Friday, 13 March 2009

WPF Data Binding Tutorial, Part I - basic binding

Data Binding in WPF UI design is a way of pulling information out of one object and displaying it in user interface controls.
WPF makes data binding very easy, and powerful toll, that allows UI developer to provide a lot of functionality to app's windows without lots of changes in c# code.
I have a simple example of how data binding is usually used in WPF.

Lets start with defining an Object that we can later use to represent some sort of data in our application. I've created a c# class Person, that represents, well different persons:

As you can see it's very simple - each person has a name and e-mail. You create person by setting name and email properties. As far as your WPF application is concerned you can have a database of Person objects, you can keep create them during runtime, you can keep the in text files. As long as you have object you want to pull data out of, binding will be the thing you need.
Simplest binding is a relationship between source object, lets say Person object, and target object. You obtain some information from source object - Name, or E-mail, and pass it to one of target's properties. Target is a WPF object, and the property you want to set has to be a dependency property.
The source object can be practically anything: another WPF element, ADO.NET data object, data-only object created by developer (object of class Person would do).
My first example will be binding between two WPF elements. Consider this code:

You have a slider, and a text, and as you can test yourself - change of the slider positions triggers the text font size change. It's all done without any code, just xaml tags.
As you probably figured out the "magic" happens here:
FontSize="{Binding ElementName=slider, Path=Value}”
You can translate it as: "Let the FontSize equal value of Value property of element that's name is "slider".
All data binding expressions use an XAML mark up extension (hence the curly braces). First, using the Binding word, you create an instance of System.Windows.Data.Binding class. Then you define configuration properties of Binding object, in this example the ElementName and Path.
One of very important features of Binding is that it will work regardless of how you'll change the source's value. Wherever in code you'll put something like:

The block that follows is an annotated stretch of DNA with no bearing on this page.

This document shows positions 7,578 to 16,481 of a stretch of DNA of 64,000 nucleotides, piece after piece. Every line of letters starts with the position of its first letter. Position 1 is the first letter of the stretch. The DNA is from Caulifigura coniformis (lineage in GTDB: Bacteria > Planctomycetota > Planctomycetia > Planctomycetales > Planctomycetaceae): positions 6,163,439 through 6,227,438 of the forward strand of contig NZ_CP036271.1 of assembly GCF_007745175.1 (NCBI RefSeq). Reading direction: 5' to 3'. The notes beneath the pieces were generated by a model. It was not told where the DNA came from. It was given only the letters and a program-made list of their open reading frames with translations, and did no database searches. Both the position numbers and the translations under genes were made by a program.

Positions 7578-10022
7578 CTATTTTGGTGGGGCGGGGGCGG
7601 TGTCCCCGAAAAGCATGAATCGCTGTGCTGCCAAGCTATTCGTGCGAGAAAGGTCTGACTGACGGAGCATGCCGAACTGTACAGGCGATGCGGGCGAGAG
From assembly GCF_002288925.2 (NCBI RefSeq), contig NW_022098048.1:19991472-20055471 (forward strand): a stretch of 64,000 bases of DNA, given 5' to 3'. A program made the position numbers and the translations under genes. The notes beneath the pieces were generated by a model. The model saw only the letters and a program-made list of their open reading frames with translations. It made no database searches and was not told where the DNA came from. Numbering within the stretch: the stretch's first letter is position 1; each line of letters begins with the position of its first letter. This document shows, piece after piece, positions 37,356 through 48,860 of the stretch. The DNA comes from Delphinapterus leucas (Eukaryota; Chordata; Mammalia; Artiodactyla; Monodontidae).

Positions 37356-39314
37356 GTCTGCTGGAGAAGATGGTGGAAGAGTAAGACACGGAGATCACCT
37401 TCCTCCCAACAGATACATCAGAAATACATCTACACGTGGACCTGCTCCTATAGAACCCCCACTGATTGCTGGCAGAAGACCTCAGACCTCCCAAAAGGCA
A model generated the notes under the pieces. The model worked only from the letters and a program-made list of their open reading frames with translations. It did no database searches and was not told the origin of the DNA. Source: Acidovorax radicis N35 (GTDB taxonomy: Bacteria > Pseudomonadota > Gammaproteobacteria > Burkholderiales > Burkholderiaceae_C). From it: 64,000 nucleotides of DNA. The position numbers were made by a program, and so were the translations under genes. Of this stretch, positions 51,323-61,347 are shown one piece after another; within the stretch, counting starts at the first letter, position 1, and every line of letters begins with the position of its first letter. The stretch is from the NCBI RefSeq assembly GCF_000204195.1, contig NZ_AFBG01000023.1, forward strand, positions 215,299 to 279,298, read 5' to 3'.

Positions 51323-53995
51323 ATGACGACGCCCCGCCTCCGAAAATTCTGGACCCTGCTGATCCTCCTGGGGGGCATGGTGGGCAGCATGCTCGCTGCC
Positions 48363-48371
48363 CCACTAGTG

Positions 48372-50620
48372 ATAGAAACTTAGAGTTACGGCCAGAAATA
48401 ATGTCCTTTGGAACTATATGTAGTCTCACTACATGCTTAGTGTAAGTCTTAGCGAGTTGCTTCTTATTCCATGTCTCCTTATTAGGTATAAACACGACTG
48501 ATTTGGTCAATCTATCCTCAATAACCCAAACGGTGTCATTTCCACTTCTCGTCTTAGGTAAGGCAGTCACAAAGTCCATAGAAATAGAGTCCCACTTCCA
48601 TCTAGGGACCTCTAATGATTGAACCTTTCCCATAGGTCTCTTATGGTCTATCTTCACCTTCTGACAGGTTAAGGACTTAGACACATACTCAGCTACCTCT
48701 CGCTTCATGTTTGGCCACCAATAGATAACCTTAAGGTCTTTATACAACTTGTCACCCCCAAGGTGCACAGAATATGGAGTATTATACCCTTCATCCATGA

both slider value and text font size will change.

Now, since we know what's binding all about, it’s time to use our Person class.
Let’s consider this code:

It's a simple window, that's supposed to present info about a Person. The Person to be displayed is selected by the user - he put's user ID into first text box. After clicking GET button he'll be able to see the name and e-mail displayed in green area of the screen. In code we should create a list of objects of type Person , and I populate it with simple data (or provide any other way of getting actual objects contain data that we want to use). ID of person is just index of the object in the list.

You can see how I use binding in text boxes in green area:
Text="{Binding Path=Name}"
, but how does the application know which element to bind to?
The only place I could set binding element source is in the method called when the GET button is pressed - get_Click method. The idea behind this method is to take the string value of id text field, change it into Integer. Than try to find an object in the list under given index. If the object exists we set the binding element - source object for whole grid that displays person's details. That way only Path is needed to define proper binding.
To create binding in code I use DataContext Property of the Grid WPF element:
this.productDetails.DataContext = getPerson(ID);

That's how the c# code I used looks like:

Nothing complicated here: the
Int32.TryParse(, out ID)
tries to parse Integer out of string that's placed in Text property of id textbox, and returns true if succeeded. There is no error or exception handling in place, so the applications isn't really working properly but it illustrates the idea. That's how the c# code I used looks like:

In the next tutorial about bindig I'll write about binding directions, multi-object binding, and some useful and eye-catching tricks.

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